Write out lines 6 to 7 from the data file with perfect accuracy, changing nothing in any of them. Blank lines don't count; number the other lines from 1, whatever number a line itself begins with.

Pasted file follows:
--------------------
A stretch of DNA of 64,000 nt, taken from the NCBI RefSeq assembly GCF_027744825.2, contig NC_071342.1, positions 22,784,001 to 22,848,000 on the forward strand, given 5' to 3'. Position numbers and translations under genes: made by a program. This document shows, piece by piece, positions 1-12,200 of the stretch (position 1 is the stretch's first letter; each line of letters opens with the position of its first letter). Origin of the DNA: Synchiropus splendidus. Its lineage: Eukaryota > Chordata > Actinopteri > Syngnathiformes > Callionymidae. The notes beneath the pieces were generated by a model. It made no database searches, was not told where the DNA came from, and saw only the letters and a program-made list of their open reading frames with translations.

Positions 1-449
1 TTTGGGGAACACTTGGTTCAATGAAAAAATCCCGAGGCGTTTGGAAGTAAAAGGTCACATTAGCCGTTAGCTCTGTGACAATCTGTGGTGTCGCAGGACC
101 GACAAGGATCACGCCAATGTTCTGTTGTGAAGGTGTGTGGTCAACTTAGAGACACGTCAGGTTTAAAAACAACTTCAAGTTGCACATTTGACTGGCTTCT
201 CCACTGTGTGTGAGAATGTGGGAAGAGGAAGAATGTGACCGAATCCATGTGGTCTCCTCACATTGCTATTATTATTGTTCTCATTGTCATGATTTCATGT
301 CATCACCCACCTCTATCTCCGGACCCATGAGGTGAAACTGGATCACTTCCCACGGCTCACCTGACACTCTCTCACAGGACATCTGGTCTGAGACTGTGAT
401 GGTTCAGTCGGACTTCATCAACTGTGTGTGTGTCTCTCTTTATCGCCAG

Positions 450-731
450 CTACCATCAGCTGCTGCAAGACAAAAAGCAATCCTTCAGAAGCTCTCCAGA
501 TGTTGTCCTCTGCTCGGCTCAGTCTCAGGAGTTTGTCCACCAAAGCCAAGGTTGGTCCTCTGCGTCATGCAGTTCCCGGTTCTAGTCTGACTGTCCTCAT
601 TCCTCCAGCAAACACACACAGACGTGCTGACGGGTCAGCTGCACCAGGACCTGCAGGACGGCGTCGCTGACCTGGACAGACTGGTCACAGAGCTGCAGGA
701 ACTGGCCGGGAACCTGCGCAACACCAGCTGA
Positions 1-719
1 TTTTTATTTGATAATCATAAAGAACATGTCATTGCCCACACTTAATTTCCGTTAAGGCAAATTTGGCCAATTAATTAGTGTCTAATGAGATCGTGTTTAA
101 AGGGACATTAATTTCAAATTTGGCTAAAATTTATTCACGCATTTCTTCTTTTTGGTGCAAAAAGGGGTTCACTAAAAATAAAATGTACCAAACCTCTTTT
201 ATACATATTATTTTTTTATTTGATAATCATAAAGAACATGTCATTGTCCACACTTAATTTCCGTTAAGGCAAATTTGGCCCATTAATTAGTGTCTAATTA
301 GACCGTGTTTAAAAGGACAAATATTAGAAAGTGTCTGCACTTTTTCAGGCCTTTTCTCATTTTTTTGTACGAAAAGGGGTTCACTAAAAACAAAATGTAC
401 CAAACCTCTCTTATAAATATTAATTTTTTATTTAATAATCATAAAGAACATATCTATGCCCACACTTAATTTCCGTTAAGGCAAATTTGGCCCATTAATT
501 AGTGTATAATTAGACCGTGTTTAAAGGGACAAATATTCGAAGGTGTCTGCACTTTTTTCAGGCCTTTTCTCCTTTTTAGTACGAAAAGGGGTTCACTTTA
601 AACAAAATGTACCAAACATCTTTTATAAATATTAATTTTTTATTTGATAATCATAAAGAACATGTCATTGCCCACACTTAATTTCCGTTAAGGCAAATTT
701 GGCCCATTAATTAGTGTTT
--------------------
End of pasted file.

301 CATCACCCACCTCTATCTCCGGACCCATGAGGTGAAACTGGATCACTTCCCACGGCTCACCTGACACTCTCTCACAGGACATCTGGTCTGAGACTGTGAT
401 GGTTCAGTCGGACTTCATCAACTGTGTGTGTGTCTCTCTTTATCGCCAG